This has been a very interesting fall season for diving. A number of diver friends have asked me about the increased numbers of "baby" fish we are seeing throughout the southland. It appears that a baby boom is exploding in the undersea world this year.
At times the reefs, and even the sandy bottom in some areas, seem covered with the bright blue and red-orange of baby blue-banded gobies. The adults of this species are already fairly small, reaching a world record length of only 2 1/2 inches (although I've seen ones that seem to be larger than that). Given my eyesight, I can barely resolve the much smaller young. If it weren't for their brilliant colors, I might easily overlook them even though they seem to be everywhere.
There also appears to be a bumper "crop" of two wrasse species, the rock wrasse and the senorita. I've seen more this year than at any other time in recent memory. The babies of their relative, the sheephead, do not seem to be much more abundant than normal. Blacksmith, relatives of the garibaldi, always seem to produce large numbers of young. Of course since these young often form schools in open water, they may be more apparent than the bottom dwelling fish species.
It may be my imagination (or my current celibacy), but it also seems that a lot more fish are mating this year. The surfperches are quite active. I've recently filmed male's performing their courtship dances in many species. These include the kelp surfperch, shiner surfperch, black perch and rubberlip seaperch. I know females of our species often complain that their potential mates all seem to have two left feet on the dance floor. Females in this fish family must be quite pleased with the wide range of "moves" their potential lovers exhibit (and they don't even have one left foot)!
So why all this sex (er, reproduction) this year? One hypothesis that seems to make sense relates to the poor summer visibility we divers complained about a year ago. No, it hasn't brought the male and female fish closer together so they can see one another. The poor visibility last year was due to an abundance of nutrients in the water, apparently caused by strong "upwelling" south of Pt. Conception. Colder, nutrient rich waters were brought to the surface as unusually persistent north winds blew the surface waters offshore. The winds then helped carry this nutrient-rich water further south than usual. With persistent high nutrient levels, plankton bloomed and plankton eaters including blue whales appeared in our area. Many algae also responded to the higher nutrient levels.
The increased food supply provided by the plankton and algae undoubtedly resulted in healthier fish, and probably faster than "normal" growth rates. Well-fed and healthy fish may reach sexual maturity earlier than during "normal" periods when food is less abundant. And when those hormones start flowing, there's no stopping most species!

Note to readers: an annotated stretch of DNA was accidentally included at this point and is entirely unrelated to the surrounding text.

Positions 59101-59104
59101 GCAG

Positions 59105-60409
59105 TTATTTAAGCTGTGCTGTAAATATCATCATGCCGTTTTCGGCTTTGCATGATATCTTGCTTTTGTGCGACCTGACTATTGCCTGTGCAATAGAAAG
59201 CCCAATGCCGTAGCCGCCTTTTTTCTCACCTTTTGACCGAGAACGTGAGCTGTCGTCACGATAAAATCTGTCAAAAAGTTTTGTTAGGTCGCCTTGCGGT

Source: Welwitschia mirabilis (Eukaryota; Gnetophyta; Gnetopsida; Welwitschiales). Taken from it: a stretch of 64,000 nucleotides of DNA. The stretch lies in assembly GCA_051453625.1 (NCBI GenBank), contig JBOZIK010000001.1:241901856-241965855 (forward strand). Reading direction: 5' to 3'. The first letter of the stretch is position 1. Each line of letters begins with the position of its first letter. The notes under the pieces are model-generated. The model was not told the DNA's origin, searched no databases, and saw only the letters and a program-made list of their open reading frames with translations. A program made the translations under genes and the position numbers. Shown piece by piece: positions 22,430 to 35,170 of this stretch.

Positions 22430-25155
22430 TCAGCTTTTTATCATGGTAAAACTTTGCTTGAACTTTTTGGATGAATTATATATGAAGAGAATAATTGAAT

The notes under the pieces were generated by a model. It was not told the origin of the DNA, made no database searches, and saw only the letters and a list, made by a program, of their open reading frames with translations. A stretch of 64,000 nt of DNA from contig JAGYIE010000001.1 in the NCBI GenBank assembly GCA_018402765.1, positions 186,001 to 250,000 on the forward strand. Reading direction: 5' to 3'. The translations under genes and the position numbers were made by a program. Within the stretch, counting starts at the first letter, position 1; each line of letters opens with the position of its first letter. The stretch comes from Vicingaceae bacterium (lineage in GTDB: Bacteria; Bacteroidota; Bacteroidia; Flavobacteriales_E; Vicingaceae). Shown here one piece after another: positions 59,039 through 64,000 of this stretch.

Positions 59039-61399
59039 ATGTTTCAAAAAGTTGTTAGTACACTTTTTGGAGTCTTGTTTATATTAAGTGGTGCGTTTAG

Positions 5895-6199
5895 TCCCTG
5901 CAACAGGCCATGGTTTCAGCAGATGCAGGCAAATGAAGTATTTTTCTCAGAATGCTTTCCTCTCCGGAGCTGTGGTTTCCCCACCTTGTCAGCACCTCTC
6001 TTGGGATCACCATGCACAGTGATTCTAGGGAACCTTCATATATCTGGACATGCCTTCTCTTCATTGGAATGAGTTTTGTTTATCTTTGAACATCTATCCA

Blue-banded gobies usually live less than 20 months. Therefore they begin breeding within a year. It would be expected that this fish might respond quickly to the enhanced diet of 2003. Senoritas also mature within a year. However rock wrasse and blacksmith normally become reproductive at two years. An abundant food supply might allow them to mature earlier, and this could explain the high numbers of their offspring now. On the other hand sheephead, which are all female at birth, don't start "messing around" until they are about four years old. Young sheephead would not begin to reflect the ideal conditions of last year. Those sheephead which were already reproducing when the abundant food supply occurred would probably produce more young this year as a result.
So other species also exhibit pulses in reproduction based on prevailing environmental conditions. The time lag between abundant food and the reproductive pulse depends to a degree on how quickly each species begins reproducing. Of course these baby boomers won't have the same effect on "social security" as the boomers of our species. In fact, they will ensure the "social security" of their predators by making certain that plenty of food is available! Good thing we are the apex or top predators on Earth (well, most of the time at least). Just hope the aliens from the planet Xanadu don't suddenly appear to solve our "social security" dilemma.
Speaking of apex predators- as you read this, I will be down off Guadalupe Island (Mexico) filming great white sharks (from the safety of a shark cage, hopefully). With any luck I'll return next week with plenty of footage and some great stories to relate in future columns!
© 2004 Dr. Bill Bushing. Watch the "Dive Dry with Dr. Bill" underwater videos on Catalina Cable TV channel 49, 10:00 AM and 5:00 PM weekdays.
Schools of young blacksmith intersect, baby rock
wrasse, courting black perch,
baby blue-banded goby on sea urchin test (can you find it?).
This document maintained by
Dr. Bill Bushing.
Material © 2004 Star Thrower Educational Multimedia